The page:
I just received an ar-750s and on the 2.4ghz WiFi the speed will not go over 144 even tho it is set to 300mbps. I’m using the latest 3.013 firmware. Any clues?
When you say 144, do you mean doing a speed test or this is the information displayed on your device? Pls give a screenshot if it is the later one.
If this is a speed test it will be a very very high speed for 2.4G.
The router says it is set at 300, but three different devices (phone, tablet, laptop) report the connection speed as 144. Not a speed test.
Mine is even worse. The most I’m getting is 96mbps. It’s connected via wired gigabit ethernet to my network. This is on 5G
I get the 433 Mbps connection speed from the 5ghz clients, but my 2.4ghz only connects at 144… like you I am also connected to a GbE port for my internet
The short story is that if you’ve been having trouble trying to get your 11n clients to connect to your router at link rates higher than 130 Mbps (144 Mbps for some brand routers) in the 2.4 GHz band, you might not be doing anything wrong. What you may be finding is that your router is operating as designed .
Thanks for the article, interesting read, but if I use an ar-750 instead it then works as expected giving a proper link speed
I appreciate your post for allowing me to look into this further. It seems GL-iNET does force 40 MHz mode on their 2.4 GHz devices that support it.
This is a violation the IEEE 802.11n specification - and can cause slower performance due to collisions even though the link speed says a bigger number.
I have disabled it.
It’s not a spec violation by running in wide channels - it’s conditional that the secondary channel has to pass a few tests before the channel is transmitted on. The secondary channel is opportunistic and it used when it can be used, and if there’s traffic on that channel, then only the primary is used.
Back in the 802.11n Draft Days before the formal release of 802.11n - 40MHz was just 40MHz, but that was resolved a long time ago.
Keep in mind - there’s a lot of client devices out there that are 20MHz only in 2.4GHz, including just about everything Apple has ever made (deliberate choice by their engineering team)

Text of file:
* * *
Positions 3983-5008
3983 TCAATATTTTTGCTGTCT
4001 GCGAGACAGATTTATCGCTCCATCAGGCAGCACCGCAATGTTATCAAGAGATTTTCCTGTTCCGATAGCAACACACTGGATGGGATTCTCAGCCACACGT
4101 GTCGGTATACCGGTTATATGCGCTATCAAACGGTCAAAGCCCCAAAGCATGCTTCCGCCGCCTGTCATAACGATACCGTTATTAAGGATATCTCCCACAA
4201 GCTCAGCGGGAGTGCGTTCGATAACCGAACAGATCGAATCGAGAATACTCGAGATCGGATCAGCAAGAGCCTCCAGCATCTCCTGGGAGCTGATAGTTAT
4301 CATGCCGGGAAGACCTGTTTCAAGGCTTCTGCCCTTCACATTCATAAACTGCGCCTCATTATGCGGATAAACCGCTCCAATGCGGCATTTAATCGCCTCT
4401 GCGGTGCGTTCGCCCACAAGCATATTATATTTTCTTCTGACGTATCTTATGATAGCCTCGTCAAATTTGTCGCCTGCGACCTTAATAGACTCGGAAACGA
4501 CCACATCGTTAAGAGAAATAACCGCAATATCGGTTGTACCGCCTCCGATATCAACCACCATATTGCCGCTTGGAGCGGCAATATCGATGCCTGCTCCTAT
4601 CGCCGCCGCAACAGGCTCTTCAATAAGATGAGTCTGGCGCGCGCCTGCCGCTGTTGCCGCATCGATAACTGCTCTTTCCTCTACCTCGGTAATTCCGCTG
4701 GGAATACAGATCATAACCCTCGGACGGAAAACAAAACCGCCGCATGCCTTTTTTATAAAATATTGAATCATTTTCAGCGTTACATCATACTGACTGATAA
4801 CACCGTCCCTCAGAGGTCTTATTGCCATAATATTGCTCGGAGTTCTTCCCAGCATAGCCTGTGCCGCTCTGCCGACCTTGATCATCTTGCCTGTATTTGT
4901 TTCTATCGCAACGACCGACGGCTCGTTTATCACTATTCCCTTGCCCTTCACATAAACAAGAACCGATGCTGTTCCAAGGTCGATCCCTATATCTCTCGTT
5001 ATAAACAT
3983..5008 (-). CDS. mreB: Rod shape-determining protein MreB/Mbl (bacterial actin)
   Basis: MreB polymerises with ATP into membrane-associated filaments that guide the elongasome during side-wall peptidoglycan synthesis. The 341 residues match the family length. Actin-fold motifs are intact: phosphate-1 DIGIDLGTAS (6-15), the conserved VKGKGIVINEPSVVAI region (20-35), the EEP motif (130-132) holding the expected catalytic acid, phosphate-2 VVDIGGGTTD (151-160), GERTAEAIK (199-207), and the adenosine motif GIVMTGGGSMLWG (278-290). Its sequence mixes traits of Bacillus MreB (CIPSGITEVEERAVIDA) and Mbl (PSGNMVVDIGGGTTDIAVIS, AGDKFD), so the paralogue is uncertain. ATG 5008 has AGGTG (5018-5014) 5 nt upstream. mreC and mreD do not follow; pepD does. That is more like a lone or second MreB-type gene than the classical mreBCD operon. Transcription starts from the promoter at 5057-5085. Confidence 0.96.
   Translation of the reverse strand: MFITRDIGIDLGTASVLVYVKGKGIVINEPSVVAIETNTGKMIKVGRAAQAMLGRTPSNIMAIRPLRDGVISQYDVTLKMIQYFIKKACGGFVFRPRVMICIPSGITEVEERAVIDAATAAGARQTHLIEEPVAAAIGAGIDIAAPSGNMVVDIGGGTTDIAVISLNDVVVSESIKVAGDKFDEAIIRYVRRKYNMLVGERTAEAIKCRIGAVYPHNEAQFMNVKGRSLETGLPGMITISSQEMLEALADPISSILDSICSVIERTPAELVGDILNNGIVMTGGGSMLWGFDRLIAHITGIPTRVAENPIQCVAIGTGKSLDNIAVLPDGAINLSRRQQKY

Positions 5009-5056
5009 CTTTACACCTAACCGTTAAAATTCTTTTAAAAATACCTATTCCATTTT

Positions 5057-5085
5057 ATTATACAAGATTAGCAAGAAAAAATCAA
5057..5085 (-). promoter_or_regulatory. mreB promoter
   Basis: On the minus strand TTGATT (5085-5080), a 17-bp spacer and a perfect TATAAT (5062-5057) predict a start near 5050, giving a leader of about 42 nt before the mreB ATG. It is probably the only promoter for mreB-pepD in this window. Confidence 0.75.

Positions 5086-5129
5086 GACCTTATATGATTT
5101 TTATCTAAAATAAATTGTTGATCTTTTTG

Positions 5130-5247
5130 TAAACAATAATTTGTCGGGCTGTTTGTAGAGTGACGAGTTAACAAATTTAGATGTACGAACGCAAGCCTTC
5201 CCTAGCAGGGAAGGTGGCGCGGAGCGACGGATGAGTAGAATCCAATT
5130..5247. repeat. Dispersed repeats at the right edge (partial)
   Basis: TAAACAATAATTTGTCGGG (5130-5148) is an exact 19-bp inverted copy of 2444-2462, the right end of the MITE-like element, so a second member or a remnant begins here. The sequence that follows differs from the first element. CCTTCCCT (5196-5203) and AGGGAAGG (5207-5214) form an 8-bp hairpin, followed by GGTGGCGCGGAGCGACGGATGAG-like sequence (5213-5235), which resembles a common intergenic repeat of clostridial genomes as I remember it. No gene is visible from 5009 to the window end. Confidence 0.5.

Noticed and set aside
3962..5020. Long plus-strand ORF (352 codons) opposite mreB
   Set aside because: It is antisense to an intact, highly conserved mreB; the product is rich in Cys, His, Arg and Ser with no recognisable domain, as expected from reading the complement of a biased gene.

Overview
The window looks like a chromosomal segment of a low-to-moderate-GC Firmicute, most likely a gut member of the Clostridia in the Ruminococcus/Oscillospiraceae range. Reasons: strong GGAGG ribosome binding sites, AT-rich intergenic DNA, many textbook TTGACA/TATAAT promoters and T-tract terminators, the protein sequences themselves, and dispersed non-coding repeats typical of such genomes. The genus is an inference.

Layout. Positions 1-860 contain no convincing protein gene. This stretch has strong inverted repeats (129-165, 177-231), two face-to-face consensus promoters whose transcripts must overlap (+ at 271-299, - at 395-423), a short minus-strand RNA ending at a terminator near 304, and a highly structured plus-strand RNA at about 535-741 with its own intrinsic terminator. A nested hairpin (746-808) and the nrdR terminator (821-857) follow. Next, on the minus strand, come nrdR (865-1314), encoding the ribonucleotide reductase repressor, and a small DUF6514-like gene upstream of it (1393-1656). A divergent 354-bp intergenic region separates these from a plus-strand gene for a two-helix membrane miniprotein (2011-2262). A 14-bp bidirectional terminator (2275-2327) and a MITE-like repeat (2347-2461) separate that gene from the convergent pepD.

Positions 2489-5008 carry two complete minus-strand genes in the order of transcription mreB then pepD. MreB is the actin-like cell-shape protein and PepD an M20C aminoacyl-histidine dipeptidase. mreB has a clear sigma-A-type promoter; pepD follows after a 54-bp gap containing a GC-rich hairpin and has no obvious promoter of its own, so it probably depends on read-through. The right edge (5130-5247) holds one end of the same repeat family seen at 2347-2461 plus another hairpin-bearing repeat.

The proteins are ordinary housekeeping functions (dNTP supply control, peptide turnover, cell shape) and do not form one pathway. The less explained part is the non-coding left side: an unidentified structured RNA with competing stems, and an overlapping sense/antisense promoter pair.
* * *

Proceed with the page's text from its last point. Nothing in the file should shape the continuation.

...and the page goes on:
Yes thats right. But forcing without testing for the ‘conditionals’ is a violation. which is what is being done.
It’s not forcing the mode - going wide allows the secordary to be used…
A lot of folks misunderstand how that works…
This is incorrect. Here is the patch in OpenWRT that allows it to be forced:
Setting noscan causes hostapd to not take the precautions required to follow the specification.
/etc/init.d/gl_init which is baked into the gl-inet image sets noscan=1 on their devices that have 802.11n
Thus it will not properly scan AP’s and disable it as required by the specification.
Might want to study the ath9k code…
OpenWRT states that setting the option violates the requirements.
0|Do not scan for overlapping BSSs in HT40+/- mode.
|Turning this on will violate regulatory requirements!|
will you report back when you know something?
Go study the driver - here’s a hint…
the ath9k-htc driver exposes more info… The ath9k-htc driver is interesting to many, as it exposes some of the firmware that isn’t exposed by the kernel ath9k - htc has a lot of firmware hints here.
Anyways - choices there are HT20 and HT20_40 - from hostapd’s perspective, ether we program the ath9k for HT20 only, or we allow HT20_40, as this is what the driver allows - there is no HT40 only.
no_scan and ht_coex in hostapd.conf actually have no bearing here, as this is all the driver and the baseband.
Getting more into the why (as I explained the how from hostapd and driver already) - only the baseband/digital PHY can make decisions in real time if the PHY is running in HT20_40 - so the baseband does the CCA for the secondary, and if conditions are met, then it uses it in an opportunistic manner.
From a client STA - program it for 20/40, as the AP makes the decision based on the association handshake, and can do an 802.11 action message if conditions change.
Back in the Kernel 2.6 days, there was a real problem with the ath - if the baseband was operating in one mode - let’s say HT40, and conditions forced a switch to HT20 and still rx’ed HT40, it would crash the baseband. But that was back before ath9k was opensourced…
Well I tested it on a very busy 2.4GHz band and it seems it does force 40 MHz
OpenWRT default (and unpatched hostapd):
So back to the original question, why won’t it reach a connection speed higher than 144Mbps on the 2.4 band? The area I live in currently has very little WiFi so no worries of congestion, but I have tried other channels with no luck.
You see that on the SSID scanner app as it parses the beacon frame - when in HT20_HT40, the beacon will reflect the wide channel in the htcaps stanza (which is appropriate). Some AP’s will dynamically update the beacon frame if conditions are not good enough for 40MHz channels (I’ve seen this with Marvell closed source drivers on the WRT products)
To really tell, one has to use a spectrum analyzer where you can see both the primary channel, along with the secondary when conditions allow traffic to be sent on the secondary.
Again, there’s a lot of confusion about wide channels, and it’s wide spread (pardon the pun) - there’s more than a few threads on the OpenWRT forums that discuss this very thing.
What is the client device?